An invasive species of cricket is displacing domestic crickets in the eastern United States, a study published in the journal PeerJ finds. The Asian camel cricket, Diestrammena asynamora, is occupying U.S. homes, particularly basements, garages and cellars. While the crickets do not pose a threat to humans, scientists say they know very little about how the species could impact local ecosystems.

North America is home to around 150 species of camel crickets. Asian camel crickets, also known as greenhouse camel crickets, were first spotted in the U.S. in the 19th century in commercial greenhouses. Researchers say the voracious insects eat almost anything, including animal droppings, fungus and even their own legs, making it one of the few species in the world that eats itself.

Asian camel crickets are native to Japan and the Sichuan region of China. They are distinguished by their long, spiky legs and are often mistaken for spiders. “It’s possible that the greenhouse camel cricket could be driving out native camel cricket species in homes,” Mary Jane Epps, a postdoctoral researcher at North Carolina State University and lead author of the study, said in a statement

Invasive species typically wreak havoc on their new environments -- Asian carp, which were introduced into the U.S. in the early 1970s, have overrun public waterways and displaced many native fish populations -- but researchers say there may be a benefit to having Asian camel crickets around. “Because they are scavengers, camel crickets may actually provide an important service in our basements or garages, eating the dead stuff that accumulates there,” Holly Menninger, director of public science in the Your Wild Life lab at North Carolina State and co-author of the paper, said in a statement.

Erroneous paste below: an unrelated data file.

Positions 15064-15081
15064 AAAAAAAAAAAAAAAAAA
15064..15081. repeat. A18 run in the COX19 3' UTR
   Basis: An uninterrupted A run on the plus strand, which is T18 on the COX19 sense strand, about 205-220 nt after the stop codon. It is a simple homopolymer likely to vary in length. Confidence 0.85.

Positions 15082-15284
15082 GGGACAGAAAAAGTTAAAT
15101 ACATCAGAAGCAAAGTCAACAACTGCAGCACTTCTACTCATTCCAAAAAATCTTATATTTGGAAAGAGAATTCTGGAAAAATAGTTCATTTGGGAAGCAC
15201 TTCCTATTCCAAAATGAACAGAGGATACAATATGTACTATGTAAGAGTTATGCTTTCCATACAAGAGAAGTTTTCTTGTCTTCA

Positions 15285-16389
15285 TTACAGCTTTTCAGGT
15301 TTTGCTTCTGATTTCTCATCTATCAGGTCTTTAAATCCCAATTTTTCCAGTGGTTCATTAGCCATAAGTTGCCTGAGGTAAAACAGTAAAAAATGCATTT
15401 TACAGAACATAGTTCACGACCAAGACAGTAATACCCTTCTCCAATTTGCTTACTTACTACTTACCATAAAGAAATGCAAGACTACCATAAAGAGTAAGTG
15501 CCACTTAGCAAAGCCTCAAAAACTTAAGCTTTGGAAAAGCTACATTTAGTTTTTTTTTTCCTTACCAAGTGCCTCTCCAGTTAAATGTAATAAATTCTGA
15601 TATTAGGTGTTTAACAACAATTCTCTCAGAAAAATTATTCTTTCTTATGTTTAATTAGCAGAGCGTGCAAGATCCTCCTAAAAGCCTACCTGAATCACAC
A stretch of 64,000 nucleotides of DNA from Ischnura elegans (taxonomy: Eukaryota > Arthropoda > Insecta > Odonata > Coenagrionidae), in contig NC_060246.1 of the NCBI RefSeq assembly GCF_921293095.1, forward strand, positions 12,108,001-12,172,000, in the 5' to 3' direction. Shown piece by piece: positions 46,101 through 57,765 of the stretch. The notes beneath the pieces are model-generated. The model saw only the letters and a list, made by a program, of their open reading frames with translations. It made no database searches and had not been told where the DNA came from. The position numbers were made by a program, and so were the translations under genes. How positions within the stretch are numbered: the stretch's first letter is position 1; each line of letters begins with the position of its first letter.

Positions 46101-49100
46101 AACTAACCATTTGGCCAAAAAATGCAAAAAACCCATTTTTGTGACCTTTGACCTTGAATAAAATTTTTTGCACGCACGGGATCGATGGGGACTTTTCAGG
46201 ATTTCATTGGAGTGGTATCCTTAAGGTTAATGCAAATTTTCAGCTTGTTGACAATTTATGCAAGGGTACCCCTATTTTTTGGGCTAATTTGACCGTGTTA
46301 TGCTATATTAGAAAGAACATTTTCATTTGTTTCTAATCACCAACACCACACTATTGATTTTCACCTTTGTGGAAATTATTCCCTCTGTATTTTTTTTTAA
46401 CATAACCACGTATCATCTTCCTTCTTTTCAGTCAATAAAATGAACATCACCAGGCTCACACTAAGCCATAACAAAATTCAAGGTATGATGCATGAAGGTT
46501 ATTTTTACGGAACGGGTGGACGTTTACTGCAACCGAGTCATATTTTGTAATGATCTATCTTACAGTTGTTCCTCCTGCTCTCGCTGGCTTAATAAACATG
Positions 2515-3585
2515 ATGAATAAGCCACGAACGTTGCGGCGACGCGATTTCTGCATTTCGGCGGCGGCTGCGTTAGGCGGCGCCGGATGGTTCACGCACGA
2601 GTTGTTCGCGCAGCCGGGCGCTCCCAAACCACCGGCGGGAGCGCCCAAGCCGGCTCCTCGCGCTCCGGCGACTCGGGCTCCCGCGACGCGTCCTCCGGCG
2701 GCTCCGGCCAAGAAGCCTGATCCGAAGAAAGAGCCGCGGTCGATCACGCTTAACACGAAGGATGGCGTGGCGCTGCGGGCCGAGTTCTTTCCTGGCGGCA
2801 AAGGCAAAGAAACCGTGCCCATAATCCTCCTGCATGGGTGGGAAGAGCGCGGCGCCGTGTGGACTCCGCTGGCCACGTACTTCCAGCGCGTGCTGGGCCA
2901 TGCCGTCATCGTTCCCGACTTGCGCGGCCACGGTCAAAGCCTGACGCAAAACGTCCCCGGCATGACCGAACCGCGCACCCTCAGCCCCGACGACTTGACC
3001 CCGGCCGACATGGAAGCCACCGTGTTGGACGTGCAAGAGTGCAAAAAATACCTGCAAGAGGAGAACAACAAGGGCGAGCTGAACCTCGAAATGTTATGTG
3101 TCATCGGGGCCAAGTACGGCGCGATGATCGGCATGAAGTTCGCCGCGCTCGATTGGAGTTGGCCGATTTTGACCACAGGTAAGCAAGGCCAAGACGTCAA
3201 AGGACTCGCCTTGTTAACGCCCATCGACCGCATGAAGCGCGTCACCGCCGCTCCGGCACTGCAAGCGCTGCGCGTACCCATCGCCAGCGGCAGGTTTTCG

Scientists from North Carolina State University found a second species of cricket from Asia, Diestrammena japanica, showing up in homes in the U.S. Northeast.

Other invasive species in the U.S. include zebra mussels, Chinese mitten crabs, sea lamprey and the particularly nightmarish northern snakehead, a carnivorous fish native to China that can breathe air, carry diseases and is strong enough to chew through a steel-toed boot. The U.S. Fish and Wildlife Service has long tried to eradicate the infamous snakehead from U.S. waterways, but efforts have often failed.